To track locations on a given floor, a particle filter process may be employed as the fusion algorithm. Particle filters are usually used to estimate Bayesian models in which latent variables are connected in a Markov chain, where the state space of the latent variables is continuous (rather than discrete), and not sufficiently restricted to make exact inferences tractable. Under the Markov assumption, later events are influenced by prior ones, allowing a Bayesian filter to track the state of a dynamic system through time.
 However, particle filters are known to be computationally intensive as the state space of latent variables grows, resulting in a huge number of particles. To make the framework computational feasible on mobile devices such as cell phones, floor plans and WiFi landmarks are desirably employed as constrains to restrict the number of particles. In a localization framework, a particle has a state st at time t, in which:
st=(xi, yt, θt, landmarkt) (Eq. 9)
 Here, (xt, yt) and θt are the horizontal position and the heading direction of the user, respectively, and landmarkt is a special polygon area where one may obtain strong indicators from the map, WiFi and INS units and is the presumed location of the user. Note that landmarkt may be null if the user is not near any of the landmarks. Since a determination regarding which floor the user is on is performed separately using the Vibration Energy Model process, it is not necessary to store the altitude in the st state variable. The input to the particle filter desirably includes the floor plan, the readings from INS sources, WiFi signal readings, and a WiFi signal heat-map from a site survey.
 The output is a winning particle, st, corresponding to a user's indoor location.
 Locating pedestrians with a calibrated inertial navigation system aims at generating the current position of the pedestrians. The system may evaluate both the correctness of the INS tracking and the effectiveness of particle filters. A set of experiments has been used with different routines and different placements of the mobile phone to evaluate a calibrated inertial navigation system as discussed above. In one example, two sets of different routines are used in the experiments, namely, a 5 m×14.5 m rectangle around which the pedestrian walks clockwise and anticlockwise (denoted as "clockwise-rect" and "anticlockwise-rect" respectively). In one scenario, the mobile phone (or other device) is positioned in three different placements, namely, a static hand, a swinging hand, and the front pocket of the wearer's pants. Here, the static hand presents a scenario in which a pedestrian tries to watch the display screen of the mobile device while walking. In one test, two people, one female and one male, were asked to participate for a total of 12 sets of experiment data, which encompassed the two different routines with the three different placements of the mobile phones. The trace is plotted with the positions generated by the calibrated inertial navigation system at the rate of 1 Hz, with results presented in FIGS. 8A-C. FIG. 8A illustrates test results in which the two pedestrians walked counterclockwise ("anticlockwise-rect") with the mobile phone in their swinging arms. FIG. 8B illustrates test results in which the two pedestrians walked clockwise ("clockwise-rect") with the phone in their static (non-swinging) hands. As shown, the Vibration Energy Model process produces effective results when the mobile phones are in either the static hand or the swinging hand. For both scenarios, the swing energy is significant and can be used to derive the directions of the pedestrians. In an area of 72.5 m2, after walking 39 meters, the largest drift of the distance was determined to be about 3 meters. However, as shown in FIG. 8C, when the mobile device was placed in the front pocket of the pedestrians' pants, the process was less effective. This is because the swinging amplitude of the mobile device was not sufficient to distinguish the direction of the pedestrian. However, the particle filters, which involve the WiFi signal and indoor map to in determining the location of the user, are able to make the tracking even more effective, complementing the Vibration Energy Model calibration process when there is little to no swinging of the mobile device.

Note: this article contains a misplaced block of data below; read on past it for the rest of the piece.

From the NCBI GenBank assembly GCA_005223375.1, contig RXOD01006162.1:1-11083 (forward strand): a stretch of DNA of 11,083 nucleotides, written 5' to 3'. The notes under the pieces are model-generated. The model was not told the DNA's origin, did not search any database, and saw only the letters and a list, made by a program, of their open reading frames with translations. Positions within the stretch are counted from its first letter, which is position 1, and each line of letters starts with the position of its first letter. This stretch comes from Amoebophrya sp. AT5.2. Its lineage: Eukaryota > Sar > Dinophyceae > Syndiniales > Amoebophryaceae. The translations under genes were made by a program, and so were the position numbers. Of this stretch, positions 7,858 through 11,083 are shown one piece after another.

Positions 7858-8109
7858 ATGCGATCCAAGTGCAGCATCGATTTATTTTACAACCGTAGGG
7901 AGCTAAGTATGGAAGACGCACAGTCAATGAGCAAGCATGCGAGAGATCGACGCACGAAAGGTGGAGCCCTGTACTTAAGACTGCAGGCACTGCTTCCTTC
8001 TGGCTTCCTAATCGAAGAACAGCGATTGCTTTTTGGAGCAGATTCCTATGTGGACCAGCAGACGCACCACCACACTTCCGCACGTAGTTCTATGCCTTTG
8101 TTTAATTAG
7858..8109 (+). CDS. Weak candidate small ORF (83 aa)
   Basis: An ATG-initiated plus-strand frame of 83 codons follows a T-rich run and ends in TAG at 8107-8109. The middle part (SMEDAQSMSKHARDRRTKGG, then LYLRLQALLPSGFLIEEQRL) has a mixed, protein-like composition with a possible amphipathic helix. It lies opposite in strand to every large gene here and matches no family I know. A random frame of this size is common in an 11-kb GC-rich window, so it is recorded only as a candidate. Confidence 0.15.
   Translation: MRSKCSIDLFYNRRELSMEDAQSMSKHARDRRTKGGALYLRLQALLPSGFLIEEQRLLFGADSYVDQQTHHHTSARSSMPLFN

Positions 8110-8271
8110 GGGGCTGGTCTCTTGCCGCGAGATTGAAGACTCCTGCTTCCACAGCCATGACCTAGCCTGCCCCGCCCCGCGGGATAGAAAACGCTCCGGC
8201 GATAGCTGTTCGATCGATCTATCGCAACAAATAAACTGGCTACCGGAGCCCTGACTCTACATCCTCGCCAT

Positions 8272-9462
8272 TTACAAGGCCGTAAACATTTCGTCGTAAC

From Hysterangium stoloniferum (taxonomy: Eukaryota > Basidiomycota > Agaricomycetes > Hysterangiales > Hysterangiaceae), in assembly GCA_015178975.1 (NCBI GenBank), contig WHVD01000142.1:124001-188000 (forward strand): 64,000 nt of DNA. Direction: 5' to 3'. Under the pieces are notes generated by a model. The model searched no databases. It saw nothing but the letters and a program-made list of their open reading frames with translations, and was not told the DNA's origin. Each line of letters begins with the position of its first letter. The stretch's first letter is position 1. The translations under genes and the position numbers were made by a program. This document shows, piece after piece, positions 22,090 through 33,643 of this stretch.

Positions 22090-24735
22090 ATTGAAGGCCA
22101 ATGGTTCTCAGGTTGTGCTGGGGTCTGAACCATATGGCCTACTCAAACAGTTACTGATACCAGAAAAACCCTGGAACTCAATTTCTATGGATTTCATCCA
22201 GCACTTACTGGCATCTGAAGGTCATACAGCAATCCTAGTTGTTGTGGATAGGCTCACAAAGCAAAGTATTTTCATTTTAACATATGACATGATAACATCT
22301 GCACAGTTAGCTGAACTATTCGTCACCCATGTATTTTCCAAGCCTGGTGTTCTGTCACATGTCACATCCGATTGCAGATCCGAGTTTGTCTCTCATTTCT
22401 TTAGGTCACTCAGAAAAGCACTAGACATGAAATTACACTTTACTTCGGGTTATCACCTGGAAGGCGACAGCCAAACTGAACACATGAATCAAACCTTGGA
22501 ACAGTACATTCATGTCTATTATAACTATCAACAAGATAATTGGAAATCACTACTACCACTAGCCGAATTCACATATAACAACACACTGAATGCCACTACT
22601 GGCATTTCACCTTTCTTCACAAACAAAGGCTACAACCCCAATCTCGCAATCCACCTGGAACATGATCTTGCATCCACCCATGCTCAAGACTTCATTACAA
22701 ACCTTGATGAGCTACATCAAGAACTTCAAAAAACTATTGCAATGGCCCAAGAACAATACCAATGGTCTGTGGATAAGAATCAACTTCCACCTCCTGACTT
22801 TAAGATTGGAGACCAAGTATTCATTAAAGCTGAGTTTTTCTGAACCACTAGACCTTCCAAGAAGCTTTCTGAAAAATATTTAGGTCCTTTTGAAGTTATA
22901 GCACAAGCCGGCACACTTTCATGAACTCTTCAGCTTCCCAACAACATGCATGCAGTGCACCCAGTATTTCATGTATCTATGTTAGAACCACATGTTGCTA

In the indoor environment, the system may rely primarily on WiFi signals, using the inertial navigation system(s) fill the gap between any two successive WiFi signals. Thus, the system may increase the intervals between activation of an on-board GPS device. As the interval of GPS activated increases, the energy consumption of the mobile device decreases. Similarly, the increase of the interval at which WiFi is invoked to determine the location of the mobile device also decreases the energy consumption of the system. In one scenario, the INS components may always be on for the aim of rotating screen automatically, and thus the employment of the INS does not add extra energy consumption. Therefore, the system is able to save energy consumption by reducing reliance on GPS and WiFi signals.
 As these and other variations and combinations of the features discussed above can be utilized without departing from the subject matter defined by the claims, the foregoing description of the embodiments should be taken by way of illustration rather than by way of limitation of the subject matter defined by the claims. It will also be understood that the provision of the examples disclosed herein (as well as clauses phrased as "such as," "including" and the like) should not be interpreted as limiting the claimed subject matter to the specific examples; rather, the examples are intended to illustrate only one of many possible embodiments. Further, the same reference numbers in different drawings may identify the same or similar elements.
 The present invention enjoys wide industrial applicability including, but not limited to, mobile device use and operation.
Patent applications by Edward Y. Chang, Palo Alto, CA US
Patent applications by Qingxuan Yang, Beijing CN
Patent applications by GOOGLE INC.
Patent applications in class Accelerometer
Patent applications in all subclasses Accelerometer